Premature discontinuation of curative radiation therapy: Insights from head and neck irradiation

Stanislav Lazarev, Vishal Gupta, Zahra Ghiassi-Nejad, Brett Miles, Bethann Scarborough, Krzysztof J. Misiukiewicz, Batya Reckson, Ren Dih Sheu, Richard L. Bakst

Research output: Contribution to journalArticlepeer-review

18 Scopus citations

Abstract

Purpose Factors related to premature discontinuation of curative radiation therapy (PDCRT) are understudied. This study aimed to examine causes and clinical outcomes of PDCRT at our institution by investigating the most common anatomical site associated with PDCRT. Methods and materials Among the 161 patients with PDCRT of various anatomic sites at our institution between 2010 and 2017, 36% received radiation to the head and neck region. Pertinent demographic, clinical, and treatment-related data on these 58 patients were collected. Survival was examined using the life-table method and log-rank test. Results The majority of patients were male (81%), white (67%), ≥60 years old (59%), living ≥10 miles away from the hospital (60%), single (57%), with Eastern Cooperative Oncology Group score ≥1 (86%), experiencing significant pain issues (67%), and had treatment interruptions in radiation therapy (RT; 66%). The most common reasons for PDCRT were discontinuation against medical advice (33%), medical comorbidity (24%), and RT toxicity (17%). Of the comorbidities leading to PDCRT, 50% was acute cardiopulmonary issues and 43% was infection. The mean follow-up time was 15.9 months, and the 2-year overall survival and disease-specific survival rates were 61% and 78%, respectively. Patients with illicit substance abuse, cardiovascular disease, and Eastern Cooperative Oncology Group score ≥2 had worse survival. A trend toward improved survival with total completed dose ≥50 Gy versus <50 Gy existed (74% versus 44%, respectively; P =.07). Conclusions In this largest-to-date, modern analysis of PDCRT, the most common cause of discontinuation was discontinuation against medical advice, which underscores the importance of patient education, optimization of RT symptoms, involvement of social work, and integration of other supportive services early in treatment. Survival remains suboptimal after PDCRT for H&N tumors, with a 2-year overall survival rate of 61%. Completing >50 Gy appears to confer a relative therapeutic benefit.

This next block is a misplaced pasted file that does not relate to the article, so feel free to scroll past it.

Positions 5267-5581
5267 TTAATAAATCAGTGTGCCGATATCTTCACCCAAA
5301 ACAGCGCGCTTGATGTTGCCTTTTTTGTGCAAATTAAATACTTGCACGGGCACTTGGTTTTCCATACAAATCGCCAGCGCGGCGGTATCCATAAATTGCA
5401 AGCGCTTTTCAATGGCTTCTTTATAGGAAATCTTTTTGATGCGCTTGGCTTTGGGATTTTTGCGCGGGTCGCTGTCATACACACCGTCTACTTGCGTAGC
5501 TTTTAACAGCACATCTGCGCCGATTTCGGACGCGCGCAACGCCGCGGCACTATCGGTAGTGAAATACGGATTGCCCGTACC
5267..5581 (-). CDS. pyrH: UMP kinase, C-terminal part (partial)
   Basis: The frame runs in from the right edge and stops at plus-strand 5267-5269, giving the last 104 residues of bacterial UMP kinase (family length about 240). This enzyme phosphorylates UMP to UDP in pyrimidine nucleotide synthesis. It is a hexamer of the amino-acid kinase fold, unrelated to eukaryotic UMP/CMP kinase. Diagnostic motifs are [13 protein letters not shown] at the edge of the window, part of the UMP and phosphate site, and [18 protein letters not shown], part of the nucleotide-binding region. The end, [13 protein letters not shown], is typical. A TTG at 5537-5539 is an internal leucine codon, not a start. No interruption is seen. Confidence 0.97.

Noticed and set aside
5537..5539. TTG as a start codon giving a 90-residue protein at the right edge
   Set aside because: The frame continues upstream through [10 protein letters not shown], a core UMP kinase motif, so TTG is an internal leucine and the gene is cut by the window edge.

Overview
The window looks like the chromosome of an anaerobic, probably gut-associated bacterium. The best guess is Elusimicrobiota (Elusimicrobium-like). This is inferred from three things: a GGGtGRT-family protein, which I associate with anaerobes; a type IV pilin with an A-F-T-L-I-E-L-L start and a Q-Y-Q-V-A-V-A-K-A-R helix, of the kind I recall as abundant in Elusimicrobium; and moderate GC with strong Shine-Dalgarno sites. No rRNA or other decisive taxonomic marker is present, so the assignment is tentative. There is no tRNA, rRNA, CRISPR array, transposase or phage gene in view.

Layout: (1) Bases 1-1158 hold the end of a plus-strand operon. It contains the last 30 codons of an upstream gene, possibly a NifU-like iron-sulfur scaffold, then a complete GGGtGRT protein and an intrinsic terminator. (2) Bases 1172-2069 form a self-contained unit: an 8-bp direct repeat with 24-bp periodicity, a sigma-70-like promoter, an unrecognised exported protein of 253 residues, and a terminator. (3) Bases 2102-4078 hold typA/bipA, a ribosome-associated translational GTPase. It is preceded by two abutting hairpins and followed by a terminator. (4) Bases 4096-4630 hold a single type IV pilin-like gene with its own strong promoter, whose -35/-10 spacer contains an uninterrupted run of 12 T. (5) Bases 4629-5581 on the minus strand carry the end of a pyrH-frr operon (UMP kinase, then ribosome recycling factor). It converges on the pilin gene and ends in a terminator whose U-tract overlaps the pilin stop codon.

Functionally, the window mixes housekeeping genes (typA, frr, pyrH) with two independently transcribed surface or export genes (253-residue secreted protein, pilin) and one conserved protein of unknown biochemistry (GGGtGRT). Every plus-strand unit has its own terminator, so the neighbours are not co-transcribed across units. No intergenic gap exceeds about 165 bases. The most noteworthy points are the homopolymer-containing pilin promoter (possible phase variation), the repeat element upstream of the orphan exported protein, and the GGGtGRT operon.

Original languageEnglish
Pages (from-to)62-69
Number of pages8
JournalAdvances in Radiation Oncology
Volume3
Issue number1
DOIs
StatePublished - Jan 2018

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